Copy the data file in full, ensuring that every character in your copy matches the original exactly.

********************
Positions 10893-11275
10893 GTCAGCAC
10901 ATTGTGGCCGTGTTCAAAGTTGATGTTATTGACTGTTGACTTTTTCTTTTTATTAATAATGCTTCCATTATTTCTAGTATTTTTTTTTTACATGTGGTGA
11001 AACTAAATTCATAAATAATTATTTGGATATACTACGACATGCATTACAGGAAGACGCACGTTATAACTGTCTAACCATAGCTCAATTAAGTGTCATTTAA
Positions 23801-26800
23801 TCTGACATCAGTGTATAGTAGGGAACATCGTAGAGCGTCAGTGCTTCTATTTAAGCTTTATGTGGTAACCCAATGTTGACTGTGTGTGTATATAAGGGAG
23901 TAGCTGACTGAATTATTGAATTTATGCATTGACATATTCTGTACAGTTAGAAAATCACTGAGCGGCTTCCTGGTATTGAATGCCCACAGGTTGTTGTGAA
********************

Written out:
Positions 10893-11275
10893 GTCAGCAC
10901 ATTGTGGCCGTGTTCAAAGTTGATGTTATTGACTGTTGACTTTTTCTTTTTATTAATAATGCTTCCATTATTTCTAGTATTTTTTTTTTACATGTGGTGA
11001 AACTAAATTCATAAATAATTATTTGGATATACTACGACATGCATTACAGGAAGACGCACGTTATAACTGTCTAACCATAGCTCAATTAAGTGTCATTTAA
Positions 23801-26800
23801 TCTGACATCAGTGTATAGTAGGGAACATCGTAGAGCGTCAGTGCTTCTATTTAAGCTTTATGTGGTAACCCAATGTTGACTGTGTGTGTATATAAGGGAG
23901 TAGCTGACTGAATTATTGAATTTATGCATTGACATATTCTGTACAGTTAGAAAATCACTGAGCGGCTTCCTGGTATTGAATGCCCACAGGTTGTTGTGAA